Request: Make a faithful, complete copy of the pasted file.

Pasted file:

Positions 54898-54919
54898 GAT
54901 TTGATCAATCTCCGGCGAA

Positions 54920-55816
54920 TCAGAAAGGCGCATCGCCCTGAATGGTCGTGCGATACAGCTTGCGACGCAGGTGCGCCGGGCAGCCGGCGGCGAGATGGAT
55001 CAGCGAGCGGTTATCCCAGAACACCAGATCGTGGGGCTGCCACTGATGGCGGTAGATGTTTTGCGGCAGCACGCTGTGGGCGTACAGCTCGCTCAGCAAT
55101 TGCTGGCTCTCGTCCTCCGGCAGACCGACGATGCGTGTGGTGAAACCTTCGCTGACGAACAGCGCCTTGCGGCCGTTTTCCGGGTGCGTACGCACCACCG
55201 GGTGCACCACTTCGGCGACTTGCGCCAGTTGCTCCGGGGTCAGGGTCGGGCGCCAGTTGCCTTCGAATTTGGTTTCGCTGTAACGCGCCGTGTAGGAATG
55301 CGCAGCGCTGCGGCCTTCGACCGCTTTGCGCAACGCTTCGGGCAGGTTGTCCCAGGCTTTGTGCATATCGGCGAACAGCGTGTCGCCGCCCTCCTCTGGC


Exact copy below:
Positions 54898-54919
54898 GAT
54901 TTGATCAATCTCCGGCGAA

Positions 54920-55816
54920 TCAGAAAGGCGCATCGCCCTGAATGGTCGTGCGATACAGCTTGCGACGCAGGTGCGCCGGGCAGCCGGCGGCGAGATGGAT
55001 CAGCGAGCGGTTATCCCAGAACACCAGATCGTGGGGCTGCCACTGATGGCGGTAGATGTTTTGCGGCAGCACGCTGTGGGCGTACAGCTCGCTCAGCAAT
55101 TGCTGGCTCTCGTCCTCCGGCAGACCGACGATGCGTGTGGTGAAACCTTCGCTGACGAACAGCGCCTTGCGGCCGTTTTCCGGGTGCGTACGCACCACCG
55201 GGTGCACCACTTCGGCGACTTGCGCCAGTTGCTCCGGGGTCAGGGTCGGGCGCCAGTTGCCTTCGAATTTGGTTTCGCTGTAACGCGCCGTGTAGGAATG
55301 CGCAGCGCTGCGGCCTTCGACCGCTTTGCGCAACGCTTCGGGCAGGTTGTCCCAGGCTTTGTGCATATCGGCGAACAGCGTGTCGCCGCCCTCCTCTGGC